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Postural sway is a fall risk assessment tool traditionally measured using forceplates. However, it is expensive and lack portability to usage in clinical environments. In this study, a wearable low-cost MEMS inertial sensor was developed and validated for sway assessment. This study had two principal objectives (1) To develop and validate an Inertial Measurement Unit (IMU) for sway analysis (2) To assess the feasibility of IMU in detecting slight balance impairments due to reduced proprioception or induced subthreshold vibrations on the feet. A total of 10 healthy young adults (five males and five females) participated in this study. We found that sway velocity, Root Mean Square (RMS), and sway path length could successfully differentiate postural changes due to varying proprioceptive and sub-threshold vibration conditions. We conclude that new cheap wearable sensors can be designed for accurate clinical postural sway assessments and have potential to diagnose postural impairments.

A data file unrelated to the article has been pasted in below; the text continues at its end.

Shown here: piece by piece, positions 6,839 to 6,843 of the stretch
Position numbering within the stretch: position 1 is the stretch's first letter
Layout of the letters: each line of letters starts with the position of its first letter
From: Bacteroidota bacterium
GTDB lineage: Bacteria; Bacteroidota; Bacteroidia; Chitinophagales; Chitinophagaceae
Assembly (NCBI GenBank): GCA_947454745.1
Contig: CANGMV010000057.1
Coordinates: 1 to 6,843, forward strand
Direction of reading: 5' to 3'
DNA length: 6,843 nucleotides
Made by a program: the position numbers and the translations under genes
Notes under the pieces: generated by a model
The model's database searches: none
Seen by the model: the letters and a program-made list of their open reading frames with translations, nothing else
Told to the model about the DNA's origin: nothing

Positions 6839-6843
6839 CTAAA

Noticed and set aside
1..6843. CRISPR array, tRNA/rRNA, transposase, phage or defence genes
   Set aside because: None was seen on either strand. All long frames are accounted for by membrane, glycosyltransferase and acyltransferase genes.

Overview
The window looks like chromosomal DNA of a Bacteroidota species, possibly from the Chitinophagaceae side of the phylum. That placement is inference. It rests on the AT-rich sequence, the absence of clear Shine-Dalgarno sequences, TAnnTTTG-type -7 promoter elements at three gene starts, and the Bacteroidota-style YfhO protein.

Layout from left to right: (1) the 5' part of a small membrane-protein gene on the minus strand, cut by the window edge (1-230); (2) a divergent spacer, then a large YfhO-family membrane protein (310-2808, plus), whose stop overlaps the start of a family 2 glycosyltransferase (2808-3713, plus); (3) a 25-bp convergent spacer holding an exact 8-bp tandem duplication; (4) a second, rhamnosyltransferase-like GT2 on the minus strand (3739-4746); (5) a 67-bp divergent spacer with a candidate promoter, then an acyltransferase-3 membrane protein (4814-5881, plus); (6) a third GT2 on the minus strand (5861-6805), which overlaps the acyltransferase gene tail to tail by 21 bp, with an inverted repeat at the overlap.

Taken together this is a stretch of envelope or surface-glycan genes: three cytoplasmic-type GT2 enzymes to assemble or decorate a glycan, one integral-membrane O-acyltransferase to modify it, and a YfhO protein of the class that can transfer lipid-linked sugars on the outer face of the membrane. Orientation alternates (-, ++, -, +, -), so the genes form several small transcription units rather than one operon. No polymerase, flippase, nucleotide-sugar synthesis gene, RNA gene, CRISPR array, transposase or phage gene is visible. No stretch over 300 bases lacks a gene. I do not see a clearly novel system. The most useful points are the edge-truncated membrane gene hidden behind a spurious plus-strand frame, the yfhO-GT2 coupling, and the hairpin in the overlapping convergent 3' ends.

This is the initial version of an article that was submitted to Measurement, before it underwent peer review and was accepted for publication in volume 165 in 2020. It may differ from the final version, which is available at

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